Fleetwood’s top line LXE 44H diesel pusher features residential-style living with luxury amenities and lots of space to move about
Like many RVers, I suspect, I am “solar-powered” and seek out sunshine whenever I can get away for a spell. Even though I live where there already is lots of sunshine, when Fleetwood offered us the Discovery LXE 44H for testing this past spring, off we went to Palm Springs, California, which boasts “360 days of sun-kissed weather,” according to one website. For this trip we luxuriated in the LXE 44H, Fleetwood’s top-of-the-line Class A diesel pusher, built on a Freightliner XCM Series Power Bridge chassis and powered by a 450-hp Cummins ISL9 diesel engine.
There’s little doubt that the quad-slide LXE 44H, pictured in Champagne with deluxe exterior graphics, is set up for the good life with an abundance of luxury features that include remote keyless entry, four-point automatic leveling system, four TVs (including a 48-inch Sony in the exterior entertainment center), frameless dual-pane windows and an Aqua-Hot hydronic heating system. A lateral-arm 20-foot Girard power awning with LED lights and wind sensor is integrated into the exterior’s sleek design.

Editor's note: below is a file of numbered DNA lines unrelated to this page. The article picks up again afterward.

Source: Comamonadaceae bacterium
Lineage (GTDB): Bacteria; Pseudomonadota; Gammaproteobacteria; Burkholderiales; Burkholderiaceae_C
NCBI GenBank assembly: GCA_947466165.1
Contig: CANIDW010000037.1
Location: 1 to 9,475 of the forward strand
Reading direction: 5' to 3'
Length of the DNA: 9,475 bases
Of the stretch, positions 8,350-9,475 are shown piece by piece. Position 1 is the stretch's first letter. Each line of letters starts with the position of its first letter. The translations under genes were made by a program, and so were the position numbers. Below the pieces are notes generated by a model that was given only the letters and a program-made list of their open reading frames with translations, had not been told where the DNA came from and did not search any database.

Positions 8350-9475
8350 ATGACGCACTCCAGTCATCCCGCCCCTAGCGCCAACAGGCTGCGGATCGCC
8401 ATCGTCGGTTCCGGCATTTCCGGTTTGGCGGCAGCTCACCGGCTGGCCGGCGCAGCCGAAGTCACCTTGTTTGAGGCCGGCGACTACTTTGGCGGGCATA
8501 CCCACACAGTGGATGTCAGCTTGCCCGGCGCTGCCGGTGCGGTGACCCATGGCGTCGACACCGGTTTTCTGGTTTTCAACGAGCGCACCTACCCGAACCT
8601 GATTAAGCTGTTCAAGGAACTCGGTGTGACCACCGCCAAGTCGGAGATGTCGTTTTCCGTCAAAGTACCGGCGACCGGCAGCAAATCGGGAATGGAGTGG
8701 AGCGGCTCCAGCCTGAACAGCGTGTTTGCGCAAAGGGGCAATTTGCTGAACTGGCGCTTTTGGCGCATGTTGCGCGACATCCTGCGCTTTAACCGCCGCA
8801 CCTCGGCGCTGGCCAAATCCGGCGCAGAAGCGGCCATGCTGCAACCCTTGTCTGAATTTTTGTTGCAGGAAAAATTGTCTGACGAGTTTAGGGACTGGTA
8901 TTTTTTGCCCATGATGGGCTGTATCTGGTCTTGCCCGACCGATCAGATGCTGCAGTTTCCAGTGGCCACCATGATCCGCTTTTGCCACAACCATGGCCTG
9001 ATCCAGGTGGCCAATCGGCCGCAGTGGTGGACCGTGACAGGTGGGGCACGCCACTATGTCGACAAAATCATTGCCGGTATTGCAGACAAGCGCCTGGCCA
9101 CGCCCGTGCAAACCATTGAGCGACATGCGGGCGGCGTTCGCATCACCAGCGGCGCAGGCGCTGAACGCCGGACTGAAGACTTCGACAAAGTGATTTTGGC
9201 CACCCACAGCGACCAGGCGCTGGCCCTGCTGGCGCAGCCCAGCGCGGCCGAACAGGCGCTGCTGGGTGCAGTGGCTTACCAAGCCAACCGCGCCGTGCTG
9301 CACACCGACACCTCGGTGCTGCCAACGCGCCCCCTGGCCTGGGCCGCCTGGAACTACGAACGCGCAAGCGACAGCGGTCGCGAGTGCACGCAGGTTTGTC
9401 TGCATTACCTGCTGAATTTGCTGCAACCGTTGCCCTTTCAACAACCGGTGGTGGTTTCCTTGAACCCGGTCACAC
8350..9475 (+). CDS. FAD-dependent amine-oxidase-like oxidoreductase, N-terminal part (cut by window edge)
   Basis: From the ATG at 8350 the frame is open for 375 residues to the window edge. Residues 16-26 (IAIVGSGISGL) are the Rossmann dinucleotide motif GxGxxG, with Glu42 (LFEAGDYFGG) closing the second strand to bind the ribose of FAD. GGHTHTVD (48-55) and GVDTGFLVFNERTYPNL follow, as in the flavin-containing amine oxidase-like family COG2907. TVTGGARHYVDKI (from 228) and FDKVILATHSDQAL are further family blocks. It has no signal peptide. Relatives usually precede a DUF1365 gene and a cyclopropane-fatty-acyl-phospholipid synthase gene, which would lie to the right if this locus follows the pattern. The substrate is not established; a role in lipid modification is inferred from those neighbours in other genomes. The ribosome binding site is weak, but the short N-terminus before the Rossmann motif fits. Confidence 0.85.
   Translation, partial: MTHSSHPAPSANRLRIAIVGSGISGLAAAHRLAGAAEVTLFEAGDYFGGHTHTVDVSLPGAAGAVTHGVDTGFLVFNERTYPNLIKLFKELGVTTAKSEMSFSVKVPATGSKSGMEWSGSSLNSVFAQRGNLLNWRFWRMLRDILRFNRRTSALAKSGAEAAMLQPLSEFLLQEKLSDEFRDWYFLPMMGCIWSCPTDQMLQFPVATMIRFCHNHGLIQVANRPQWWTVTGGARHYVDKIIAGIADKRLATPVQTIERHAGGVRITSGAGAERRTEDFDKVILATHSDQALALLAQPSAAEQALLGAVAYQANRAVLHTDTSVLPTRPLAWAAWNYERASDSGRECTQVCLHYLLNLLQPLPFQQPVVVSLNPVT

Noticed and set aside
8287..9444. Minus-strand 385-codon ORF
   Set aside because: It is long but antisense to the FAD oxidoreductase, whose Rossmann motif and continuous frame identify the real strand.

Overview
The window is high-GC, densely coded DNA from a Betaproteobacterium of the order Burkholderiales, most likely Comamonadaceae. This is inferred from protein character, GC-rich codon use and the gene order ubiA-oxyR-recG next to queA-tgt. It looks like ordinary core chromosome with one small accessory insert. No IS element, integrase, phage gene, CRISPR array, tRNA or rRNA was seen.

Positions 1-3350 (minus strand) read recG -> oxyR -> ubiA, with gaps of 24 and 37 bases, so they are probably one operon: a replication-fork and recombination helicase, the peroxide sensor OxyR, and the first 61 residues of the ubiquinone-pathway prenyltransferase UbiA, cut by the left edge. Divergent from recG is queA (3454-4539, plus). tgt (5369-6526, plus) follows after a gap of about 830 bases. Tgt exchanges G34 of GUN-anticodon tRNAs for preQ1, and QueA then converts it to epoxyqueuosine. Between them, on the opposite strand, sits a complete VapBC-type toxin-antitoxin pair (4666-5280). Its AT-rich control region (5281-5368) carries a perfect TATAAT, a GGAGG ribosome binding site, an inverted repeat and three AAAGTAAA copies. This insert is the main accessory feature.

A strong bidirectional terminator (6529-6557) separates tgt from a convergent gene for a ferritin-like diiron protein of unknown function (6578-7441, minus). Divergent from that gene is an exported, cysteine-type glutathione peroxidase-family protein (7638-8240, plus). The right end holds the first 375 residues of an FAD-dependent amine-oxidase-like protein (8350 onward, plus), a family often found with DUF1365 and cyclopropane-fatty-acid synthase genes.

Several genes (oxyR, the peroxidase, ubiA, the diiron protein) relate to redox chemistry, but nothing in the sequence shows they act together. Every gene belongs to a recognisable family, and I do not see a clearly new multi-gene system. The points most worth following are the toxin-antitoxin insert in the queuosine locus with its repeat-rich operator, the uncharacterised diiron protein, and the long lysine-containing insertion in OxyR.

Outside storage is plentiful — and with more than 7,000 pounds of realistic occupant and cargo carrying capacity (ROCCC), the three pass-through storage compartments can be packed with virtual abandon. Two of the pass-throughs incorporate MORryde sliding trays, each with an 800-pound capacity. All exterior compartments have large side-opening baggage doors with gas struts, though with the slides extended, you’ll have to crouch (the slideout undersides are about 41 inches up from the ground) to access much of the storage.